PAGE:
A Petition of the provost magistrates and town council of the royal burgh of Kirkaldy, in council assembled, was also presented and read; setting forth,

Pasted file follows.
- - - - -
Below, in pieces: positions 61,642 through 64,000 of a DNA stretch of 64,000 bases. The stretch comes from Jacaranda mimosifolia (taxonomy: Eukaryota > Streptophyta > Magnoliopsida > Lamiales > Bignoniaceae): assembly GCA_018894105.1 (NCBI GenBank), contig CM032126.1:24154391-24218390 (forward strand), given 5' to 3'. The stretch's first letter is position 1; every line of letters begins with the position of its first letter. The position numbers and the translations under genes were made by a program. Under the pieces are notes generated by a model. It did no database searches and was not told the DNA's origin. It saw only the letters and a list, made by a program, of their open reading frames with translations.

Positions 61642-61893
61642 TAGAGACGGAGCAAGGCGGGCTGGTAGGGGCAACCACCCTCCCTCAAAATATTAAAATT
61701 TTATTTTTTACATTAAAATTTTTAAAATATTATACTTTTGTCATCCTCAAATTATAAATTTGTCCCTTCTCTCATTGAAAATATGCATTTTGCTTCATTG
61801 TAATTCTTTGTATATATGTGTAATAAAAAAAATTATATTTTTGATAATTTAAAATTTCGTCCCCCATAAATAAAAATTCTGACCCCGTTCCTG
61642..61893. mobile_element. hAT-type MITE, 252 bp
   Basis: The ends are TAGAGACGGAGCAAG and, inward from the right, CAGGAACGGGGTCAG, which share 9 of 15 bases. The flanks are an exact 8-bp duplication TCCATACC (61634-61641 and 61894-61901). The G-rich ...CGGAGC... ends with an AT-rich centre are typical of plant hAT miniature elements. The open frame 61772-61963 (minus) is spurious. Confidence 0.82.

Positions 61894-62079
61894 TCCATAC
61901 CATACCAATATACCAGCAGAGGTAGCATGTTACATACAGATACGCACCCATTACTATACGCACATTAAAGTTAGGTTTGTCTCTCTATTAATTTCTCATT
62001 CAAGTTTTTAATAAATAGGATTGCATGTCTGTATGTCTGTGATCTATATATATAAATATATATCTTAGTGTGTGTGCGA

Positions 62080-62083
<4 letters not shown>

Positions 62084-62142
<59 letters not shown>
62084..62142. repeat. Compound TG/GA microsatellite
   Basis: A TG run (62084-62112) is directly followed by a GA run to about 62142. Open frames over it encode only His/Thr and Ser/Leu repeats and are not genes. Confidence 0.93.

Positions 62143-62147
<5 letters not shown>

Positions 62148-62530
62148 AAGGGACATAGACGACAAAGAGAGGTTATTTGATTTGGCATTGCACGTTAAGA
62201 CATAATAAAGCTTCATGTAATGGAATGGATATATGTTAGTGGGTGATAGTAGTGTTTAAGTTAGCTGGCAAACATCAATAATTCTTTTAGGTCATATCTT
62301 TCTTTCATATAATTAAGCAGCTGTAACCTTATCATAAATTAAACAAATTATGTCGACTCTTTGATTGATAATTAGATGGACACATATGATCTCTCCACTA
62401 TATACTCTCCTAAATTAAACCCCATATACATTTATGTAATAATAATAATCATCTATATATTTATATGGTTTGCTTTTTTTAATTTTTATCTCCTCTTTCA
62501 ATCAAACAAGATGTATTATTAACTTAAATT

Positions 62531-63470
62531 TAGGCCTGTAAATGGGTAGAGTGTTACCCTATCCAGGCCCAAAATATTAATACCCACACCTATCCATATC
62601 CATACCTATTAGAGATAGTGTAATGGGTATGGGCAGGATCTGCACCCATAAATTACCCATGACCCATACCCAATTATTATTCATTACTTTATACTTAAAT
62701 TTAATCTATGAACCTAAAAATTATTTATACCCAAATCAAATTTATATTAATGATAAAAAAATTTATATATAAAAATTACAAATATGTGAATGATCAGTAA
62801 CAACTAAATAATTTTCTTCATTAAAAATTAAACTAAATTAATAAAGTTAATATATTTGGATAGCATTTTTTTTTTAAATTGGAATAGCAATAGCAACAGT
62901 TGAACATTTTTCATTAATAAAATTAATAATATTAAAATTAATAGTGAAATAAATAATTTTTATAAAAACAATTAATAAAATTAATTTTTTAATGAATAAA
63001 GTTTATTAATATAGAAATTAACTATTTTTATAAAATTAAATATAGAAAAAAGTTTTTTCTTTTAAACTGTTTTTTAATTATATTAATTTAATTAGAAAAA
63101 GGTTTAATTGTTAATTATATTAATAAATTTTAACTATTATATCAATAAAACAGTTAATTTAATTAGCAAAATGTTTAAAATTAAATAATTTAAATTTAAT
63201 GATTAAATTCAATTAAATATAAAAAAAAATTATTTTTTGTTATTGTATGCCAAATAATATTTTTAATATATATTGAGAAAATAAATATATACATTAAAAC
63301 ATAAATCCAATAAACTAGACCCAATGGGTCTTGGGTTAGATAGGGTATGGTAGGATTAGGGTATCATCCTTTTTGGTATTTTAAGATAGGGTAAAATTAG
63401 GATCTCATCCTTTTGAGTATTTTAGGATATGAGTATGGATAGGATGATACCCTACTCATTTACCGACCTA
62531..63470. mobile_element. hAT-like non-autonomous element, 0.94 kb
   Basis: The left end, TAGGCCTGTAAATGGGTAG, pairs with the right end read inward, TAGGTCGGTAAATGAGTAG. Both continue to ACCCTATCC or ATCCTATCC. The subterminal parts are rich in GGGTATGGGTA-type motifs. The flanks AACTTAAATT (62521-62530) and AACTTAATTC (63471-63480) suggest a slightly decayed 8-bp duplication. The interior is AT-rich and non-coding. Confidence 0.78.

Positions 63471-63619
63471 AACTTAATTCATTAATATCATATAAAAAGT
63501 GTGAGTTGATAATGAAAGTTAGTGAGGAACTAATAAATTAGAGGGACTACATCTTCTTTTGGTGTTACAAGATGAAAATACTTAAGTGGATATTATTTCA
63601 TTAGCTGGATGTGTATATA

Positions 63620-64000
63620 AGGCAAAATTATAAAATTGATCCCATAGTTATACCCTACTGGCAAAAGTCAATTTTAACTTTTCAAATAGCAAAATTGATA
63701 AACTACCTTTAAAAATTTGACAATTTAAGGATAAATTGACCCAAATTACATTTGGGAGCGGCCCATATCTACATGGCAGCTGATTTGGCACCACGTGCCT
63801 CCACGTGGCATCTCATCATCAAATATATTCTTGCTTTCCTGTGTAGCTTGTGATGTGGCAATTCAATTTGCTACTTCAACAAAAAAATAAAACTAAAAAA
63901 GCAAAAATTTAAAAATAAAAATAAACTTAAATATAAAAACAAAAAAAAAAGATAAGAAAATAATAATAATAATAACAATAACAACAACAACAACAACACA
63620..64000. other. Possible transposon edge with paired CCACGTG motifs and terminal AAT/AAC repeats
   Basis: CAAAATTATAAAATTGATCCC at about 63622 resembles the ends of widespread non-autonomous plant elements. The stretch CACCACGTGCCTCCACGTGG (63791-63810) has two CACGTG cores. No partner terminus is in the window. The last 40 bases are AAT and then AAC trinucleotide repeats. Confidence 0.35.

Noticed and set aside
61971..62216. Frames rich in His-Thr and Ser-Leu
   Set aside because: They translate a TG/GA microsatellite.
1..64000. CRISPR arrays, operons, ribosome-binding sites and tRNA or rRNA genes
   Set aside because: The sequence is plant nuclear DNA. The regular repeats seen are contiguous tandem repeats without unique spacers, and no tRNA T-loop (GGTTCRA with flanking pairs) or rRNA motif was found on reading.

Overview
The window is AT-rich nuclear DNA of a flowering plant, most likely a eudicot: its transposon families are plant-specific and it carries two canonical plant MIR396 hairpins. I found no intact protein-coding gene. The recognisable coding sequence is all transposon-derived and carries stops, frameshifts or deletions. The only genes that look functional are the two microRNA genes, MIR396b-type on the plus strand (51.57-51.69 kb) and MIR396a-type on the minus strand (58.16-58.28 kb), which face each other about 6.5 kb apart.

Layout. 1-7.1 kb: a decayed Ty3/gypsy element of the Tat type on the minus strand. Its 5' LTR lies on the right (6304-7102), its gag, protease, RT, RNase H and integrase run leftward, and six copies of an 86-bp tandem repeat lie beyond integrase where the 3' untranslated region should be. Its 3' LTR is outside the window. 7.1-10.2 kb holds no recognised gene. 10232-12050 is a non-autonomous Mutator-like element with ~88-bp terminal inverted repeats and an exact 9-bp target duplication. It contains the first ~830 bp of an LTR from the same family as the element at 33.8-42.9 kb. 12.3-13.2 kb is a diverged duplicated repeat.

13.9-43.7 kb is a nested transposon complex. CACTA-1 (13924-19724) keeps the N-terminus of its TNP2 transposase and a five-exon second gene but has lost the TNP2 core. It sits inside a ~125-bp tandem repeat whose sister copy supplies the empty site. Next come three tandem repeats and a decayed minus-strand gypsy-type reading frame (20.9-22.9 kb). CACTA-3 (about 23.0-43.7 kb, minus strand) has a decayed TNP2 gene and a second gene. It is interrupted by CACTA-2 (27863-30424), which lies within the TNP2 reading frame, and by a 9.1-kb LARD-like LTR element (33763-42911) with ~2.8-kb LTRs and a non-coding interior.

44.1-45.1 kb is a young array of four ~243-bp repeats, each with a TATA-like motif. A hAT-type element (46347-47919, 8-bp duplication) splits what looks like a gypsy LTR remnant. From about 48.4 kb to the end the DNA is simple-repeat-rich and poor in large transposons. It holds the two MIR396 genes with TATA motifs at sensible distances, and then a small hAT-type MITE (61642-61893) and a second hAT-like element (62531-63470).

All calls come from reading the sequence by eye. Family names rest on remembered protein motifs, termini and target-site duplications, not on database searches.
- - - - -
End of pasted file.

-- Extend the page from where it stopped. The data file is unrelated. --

"That as the Charter under which the East India Company enjoy an exclusive trade to the countries lying to the East of the Cape of Good Hope, and to the West of the Straits of Magellan, will expire at no distant period, the Petitioners are desirous to draw the attention of the legislature to that subject; they feel themselves particularly called on to do this at the present time, when their manufacturing and shipping interests, as well as those of their fellow subjects, are suffering the severest pressure from the Continental restrictions imposed by the enemy, and other causes necessarily connected therewith: and that at this enlightened period the petitioners conceive, that it is unnecessary for them to state at any length the injurious effects and general inexpediency of commercial monopolies, or the advantages that would result to the trading and manufacturing interests of this kingdom, were the extensive and populous countries above-mentioned laid open to the industry and mercantile enterprise of all the subjects of this empire; and they beg leave shortly to express it as their opinion, formed on deliberate consideration, that no monopoly whatever should be granted or continued which may have the effect of precluding the merchants and ship-owners of this kingdom, in every port thereof, from enjoying all the benefits of a free trade with every country to which the British Flag is admitted, subject always to such regulations as the government and legislature may deem just and expedient for national purposes; and that the Petitioners hope for further indulgence while they suggest two considerations in relation to this subject, which appear to them to have strong claims to attention: first, that to many of the countries comprehended under their exclusive charter, the East India Company have never traded, and to which their limited capital will never permit them to extend their connections in trade; it seems therefore difficult, if not altogether impossible, to assign any good reason why other persons and other capital belonging to the same country should not be allowed at any rate to do that for which the present monopolists are inadequate; second, the subjects of States in amity with his Majesty, and particularly those of the United States of America, have for a number of years past enjoyed the freedom of trade with the countries alluded to, while the subjects of Great Britain and Ireland have been excluded from that privilege, or at least the privilege to which the private trade is admitted, is fettered with such restrictions as to render it in a great measure nugatory; and that the Petitioners are totally unable to reconcile this arrangement with any principle of justice or good policy, and they cannot for a moment doubt the readiness of the legislature to remove so just a ground of complaint, while the removal of it would tend to greatly promote the commercial and political interests of the kingdom; and praying the House to take this subject into serious consideration, and to adopt such measures in respect thereof as shall most effectually serve to open new markets for the decaying manufactures and commerce of the nation."